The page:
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Lillian Larsen students experiment with liquid nitrogen 

Lillian Larsen

Lillian Larsen science teacher Melissa Cooper, right, and her assistants Anne Wilson, center, and Dorothy Hale demonstrated the effect of liquid nitrogen on the air in a balloon, a banana, and homemade ice cream.

Wednesday block schedule allows for longer hands-on opportunities

Twenty-six Lillian Larsen School eighth graders gathered in the cafeteria and to put their books down for some hands-on learning. Every Wednesday, Lillian Larsen eighth graders get new opportunities to try out what they’ve been learning. Last week, the eighth graders participated in an ice cream-making experiment that demonstrated the changes in matter through the addition of liquid nitrogen. Lillian Larsen science teacher Melissa Cooper and her assistants Anne Wilson and Dorothy Hale showed the effect of liquid nitrogen on the air in a balloon, a banana and flowers before getting to the homemade ice cream — which the students also got to eat.
“Since we’re small we don’t have a science lab … we’re using the cafeteria,” Lillian Larsen Principal Judy Bedell said.
The school offers STEM — science, technology, engineering and mathematics — through a creative schooling program. She said that Wednesday’s experiment went very well.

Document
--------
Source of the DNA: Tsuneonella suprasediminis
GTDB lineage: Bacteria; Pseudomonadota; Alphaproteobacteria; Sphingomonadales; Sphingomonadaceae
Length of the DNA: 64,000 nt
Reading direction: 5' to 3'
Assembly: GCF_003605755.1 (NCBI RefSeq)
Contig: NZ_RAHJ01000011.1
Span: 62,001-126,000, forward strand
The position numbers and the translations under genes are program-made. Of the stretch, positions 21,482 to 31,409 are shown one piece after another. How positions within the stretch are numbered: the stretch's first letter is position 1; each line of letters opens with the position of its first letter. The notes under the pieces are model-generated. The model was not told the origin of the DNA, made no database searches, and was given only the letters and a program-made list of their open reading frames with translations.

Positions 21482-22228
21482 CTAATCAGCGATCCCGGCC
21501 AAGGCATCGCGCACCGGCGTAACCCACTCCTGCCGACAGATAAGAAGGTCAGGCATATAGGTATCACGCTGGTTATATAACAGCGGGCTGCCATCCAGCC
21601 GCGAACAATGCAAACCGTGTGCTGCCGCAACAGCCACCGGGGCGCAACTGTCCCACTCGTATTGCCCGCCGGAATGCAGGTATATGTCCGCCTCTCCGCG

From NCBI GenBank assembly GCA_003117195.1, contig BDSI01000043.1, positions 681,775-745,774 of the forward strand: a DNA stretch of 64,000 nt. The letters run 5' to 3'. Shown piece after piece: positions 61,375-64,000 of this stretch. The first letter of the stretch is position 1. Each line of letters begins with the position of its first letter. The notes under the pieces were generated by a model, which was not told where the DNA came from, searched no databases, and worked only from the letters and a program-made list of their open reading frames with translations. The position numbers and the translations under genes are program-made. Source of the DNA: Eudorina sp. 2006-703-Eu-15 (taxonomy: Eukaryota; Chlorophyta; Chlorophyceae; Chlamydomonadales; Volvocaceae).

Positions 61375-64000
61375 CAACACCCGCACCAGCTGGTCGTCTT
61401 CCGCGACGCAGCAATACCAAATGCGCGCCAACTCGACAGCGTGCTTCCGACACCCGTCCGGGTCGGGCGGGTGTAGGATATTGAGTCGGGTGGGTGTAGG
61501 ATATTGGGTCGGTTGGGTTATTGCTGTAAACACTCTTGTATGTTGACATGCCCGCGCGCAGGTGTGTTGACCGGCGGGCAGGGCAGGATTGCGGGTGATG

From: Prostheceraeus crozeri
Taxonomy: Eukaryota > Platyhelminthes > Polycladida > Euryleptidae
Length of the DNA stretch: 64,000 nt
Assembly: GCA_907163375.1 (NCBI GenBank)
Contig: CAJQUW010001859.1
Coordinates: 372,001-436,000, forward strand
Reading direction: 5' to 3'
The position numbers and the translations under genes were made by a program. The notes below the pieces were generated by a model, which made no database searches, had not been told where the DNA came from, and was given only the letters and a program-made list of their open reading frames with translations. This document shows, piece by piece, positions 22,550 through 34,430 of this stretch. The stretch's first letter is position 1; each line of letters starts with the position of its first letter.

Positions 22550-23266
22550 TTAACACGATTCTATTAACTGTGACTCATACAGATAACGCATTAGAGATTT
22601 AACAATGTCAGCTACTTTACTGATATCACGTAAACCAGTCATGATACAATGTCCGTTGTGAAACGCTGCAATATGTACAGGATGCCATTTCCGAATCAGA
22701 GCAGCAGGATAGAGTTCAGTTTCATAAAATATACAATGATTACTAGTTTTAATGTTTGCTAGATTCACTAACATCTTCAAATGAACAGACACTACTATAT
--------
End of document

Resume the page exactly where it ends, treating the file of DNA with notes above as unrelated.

“The kids were just enthralled seeing how liquid nitrogen effects [different things],” Bedell said. “The science conversations were fantastic with lots of predictions and ‘what if’s?'” She said there was also some great science talk about molecules, atoms and changes in states of matter.
This year, the school changed its schedule to allow for block scheduling on Wednesdays. The block schedule day includes math and science, physical education, language arts or social studies and one of seven electives that rotate every quarter. Some of those classes include agriculture, architecture, gaming, art, economics and drama/debate.
“We do some kind of hands-on project-based learning [on block schedule days],” Bedell said.
Bedell said that Lillian Larsen middle school students benefit from small, leveled classes taught by single-subject credentialed teachers. “In other words, we have a math expert teaching math,[a] science expert teaching science, etc.,” she said.
The school is located at 1601 L St. in San Miguel and serves children in kindergarten through eighth grade.
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